President Donald Trump offered his unqualified support for the health care alternative that House Republicans announced Tuesday. "I'm proud to support the replacement plan released by the House of Representatives," he told GOP lawmakers a few hours after he tweeted about "our wonderful new Healthcare Bill." At his daily news briefing, White House press secretary Sean Spicer specifically said that the proposal was "the Obamacare replacement plan that everyone has been asking for, the plan that the president ran on."
If this is the plan that Trump ran on, his voters might be surprised to hear it. Preliminary analysis suggests that Trump's base of support is more likely to see insurance premium costs rise -- often substantially -- under Trump's bill.
When we talk about the core of Trump's support, we're talking largely about white working-class voters. Nearly 9 in 10 Trump voters were white, and his support was larger among those who had lower incomes and were older.
Among white voters younger than 30, Trump won by four percentage points nationally, according to exit polling. Among those ages 45 to 64, he won by 28. Income worked in the reverse direction. Those making $250,000 or more a year backed Trump by five points. Those making $50,000 to $99,999 annually supported him by 28.
Shortly after the policy was announced, AARP sent a letter to congressional leaders offering the organization's unqualified opposition to the policy as written.
"Affordability of both premiums and cost-sharing is critical to older Americans and their ability to obtain and access health care," the letter reads. "A typical senior seeking coverage through an exchange has a median annual income of under $25,000 and already pays significant out-of-pocket costs for health care."
It offered estimates of how the Obamacare replacement bill might affect older Americans. (Note that the figures below relate to those seeking insurance on an exchange -- that is, not through an employer.)
"We estimate that the bill's changes to current law's tax credits" - the subsidies provided by the government to reduce the cost of insurance - "could increase premium costs for a 55-year old earning $25,000 by more than $2,300 a year. For a 64-year old earning $25,000 that increase rises to more than $4,400 a year, and more than $5,800 for a 64-year old earning $15,000," it says. That's an increase of 9 percent of the 55-year-old's annual income and 39 percent of the annual income of that 64-year-old earning 15,000 a year. When the analysts combined changes to the tax credits with a proposal to expand ratio of costs relative to younger recipients from 3 to 1 to 5 to 1, the figures were worse. In that case, "taken together, premiums for older adults could increase by as much as $3,600 for a 55-year old earning $25,000 a year, $7,000 for a 64-year old earning $25,000 a year and up to $8,400 for a 64-year old earning $15,000 a year."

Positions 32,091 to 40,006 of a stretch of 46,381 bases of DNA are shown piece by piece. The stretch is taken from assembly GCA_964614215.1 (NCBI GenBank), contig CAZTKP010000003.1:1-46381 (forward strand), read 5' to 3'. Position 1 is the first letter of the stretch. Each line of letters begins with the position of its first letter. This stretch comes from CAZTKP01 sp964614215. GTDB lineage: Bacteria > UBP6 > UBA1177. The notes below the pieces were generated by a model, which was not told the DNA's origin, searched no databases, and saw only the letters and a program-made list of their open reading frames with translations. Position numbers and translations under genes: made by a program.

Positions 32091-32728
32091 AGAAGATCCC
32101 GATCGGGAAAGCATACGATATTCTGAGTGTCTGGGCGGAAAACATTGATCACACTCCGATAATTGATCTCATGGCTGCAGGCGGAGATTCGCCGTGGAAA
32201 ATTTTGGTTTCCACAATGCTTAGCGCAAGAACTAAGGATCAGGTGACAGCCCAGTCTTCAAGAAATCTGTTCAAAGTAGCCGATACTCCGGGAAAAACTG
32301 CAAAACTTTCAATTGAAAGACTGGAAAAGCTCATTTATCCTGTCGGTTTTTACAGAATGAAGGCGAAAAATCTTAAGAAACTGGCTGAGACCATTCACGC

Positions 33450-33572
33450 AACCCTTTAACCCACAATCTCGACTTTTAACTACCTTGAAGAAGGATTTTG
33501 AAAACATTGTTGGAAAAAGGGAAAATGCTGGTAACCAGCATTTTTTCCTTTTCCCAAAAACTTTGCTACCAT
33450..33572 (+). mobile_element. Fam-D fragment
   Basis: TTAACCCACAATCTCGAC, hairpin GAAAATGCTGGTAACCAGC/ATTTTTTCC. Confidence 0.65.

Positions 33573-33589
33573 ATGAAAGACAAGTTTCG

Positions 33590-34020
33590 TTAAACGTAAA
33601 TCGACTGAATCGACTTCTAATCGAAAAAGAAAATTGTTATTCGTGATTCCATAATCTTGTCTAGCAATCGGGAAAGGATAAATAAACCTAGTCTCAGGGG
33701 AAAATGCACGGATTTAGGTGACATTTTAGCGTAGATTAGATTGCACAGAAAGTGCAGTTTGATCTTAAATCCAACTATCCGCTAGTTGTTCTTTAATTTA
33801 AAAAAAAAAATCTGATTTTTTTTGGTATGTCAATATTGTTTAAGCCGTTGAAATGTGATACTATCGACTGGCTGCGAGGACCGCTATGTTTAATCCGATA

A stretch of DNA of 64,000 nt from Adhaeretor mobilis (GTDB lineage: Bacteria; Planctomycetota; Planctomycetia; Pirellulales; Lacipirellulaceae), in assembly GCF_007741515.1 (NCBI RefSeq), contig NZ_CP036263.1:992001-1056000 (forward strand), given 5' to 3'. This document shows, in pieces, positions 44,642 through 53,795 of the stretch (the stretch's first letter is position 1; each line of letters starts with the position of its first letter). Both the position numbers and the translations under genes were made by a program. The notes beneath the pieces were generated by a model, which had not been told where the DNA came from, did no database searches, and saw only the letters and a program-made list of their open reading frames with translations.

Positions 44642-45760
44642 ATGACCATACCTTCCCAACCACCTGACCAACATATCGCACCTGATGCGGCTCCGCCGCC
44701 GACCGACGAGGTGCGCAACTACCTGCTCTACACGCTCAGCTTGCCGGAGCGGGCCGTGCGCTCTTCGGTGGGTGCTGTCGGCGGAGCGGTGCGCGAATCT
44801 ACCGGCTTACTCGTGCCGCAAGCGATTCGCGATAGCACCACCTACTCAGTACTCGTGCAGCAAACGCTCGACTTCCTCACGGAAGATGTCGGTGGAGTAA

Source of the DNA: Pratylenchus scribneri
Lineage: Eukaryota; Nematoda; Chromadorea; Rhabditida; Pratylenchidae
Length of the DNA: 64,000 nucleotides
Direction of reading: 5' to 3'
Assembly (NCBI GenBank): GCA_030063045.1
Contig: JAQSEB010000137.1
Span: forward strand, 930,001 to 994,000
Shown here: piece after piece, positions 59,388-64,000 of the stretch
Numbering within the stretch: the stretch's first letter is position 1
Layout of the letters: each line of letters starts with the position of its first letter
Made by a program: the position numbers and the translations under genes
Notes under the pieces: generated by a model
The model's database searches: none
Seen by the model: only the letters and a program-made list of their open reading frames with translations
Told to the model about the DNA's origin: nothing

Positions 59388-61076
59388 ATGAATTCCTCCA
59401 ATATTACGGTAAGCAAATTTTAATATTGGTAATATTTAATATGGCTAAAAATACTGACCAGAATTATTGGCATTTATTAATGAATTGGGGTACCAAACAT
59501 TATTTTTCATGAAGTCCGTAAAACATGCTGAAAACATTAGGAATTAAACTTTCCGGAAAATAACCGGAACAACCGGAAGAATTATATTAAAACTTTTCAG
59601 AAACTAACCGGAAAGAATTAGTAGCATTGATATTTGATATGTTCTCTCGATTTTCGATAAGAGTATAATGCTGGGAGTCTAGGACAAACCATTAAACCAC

The Kaiser Family Foundation, which has been tracking the effects of the Affordable Care Act (Obamacare) since its inception, put together an interactive tool showing how tax credits might change. If you're a 40-year-old making $75,000 a year, you're going to get a 75 percent or higher increase to your tax credits -- a beneficial situation for you.
If, however, you're a 60-year-old making $30,000 a year, you're going to see a reduction in those tax credits (unless you live in upstate New York or Massachusetts or parts of central Texas).
For example, Michigan, Pennsylvania and Wisconsin - states central to Trump's electoral victory - will have their credits decrease. The general trend is clear. "Generally," the Foundation writes, "people who are older, lower-income, or live in high-premium areas (like Alaska and Arizona) receive larger tax credits under the ACA than they would under the American Health Care Act replacement."
Beyond the fact that voters more likely to have supported Trump are also more likely to see cost increases, there's a political hazard here for everyone else, too. AARP, representing retirees, also represents the voting bloc most likely to head to the polls regularly, including in off-year elections. If the House plan presses forward, the negative effects could be weighted more heavily toward the people who will be most likely to vote in the November 2018 midterm elections. That poses some hazards for Republican champions of the bill.
If the legislation's first day in the wild is any indication, though, we can assume that the version that finally receives a vote on the House floor -- assuming a version does -- may look substantially different from the version being assessed at the moment. It has received a slew of negative responses from across the political spectrum, making it hard to see how the current bill could be passed.
At some point, too, Trump may want to set aside his desire to have a quick win on a "repeal" of health care in favor of a policy that's less likely to distribute the pain of the shift to his core base of support. The hallmark of Trump's base has been its loyalty, with Trump once bragging that he could shoot someone dead in the middle of Fifth Avenue and his supporters would stick by him. Possibly. But they may be less forgiving if Trump signs a bill into law that negatively affects their own personal health, middle of the street or not.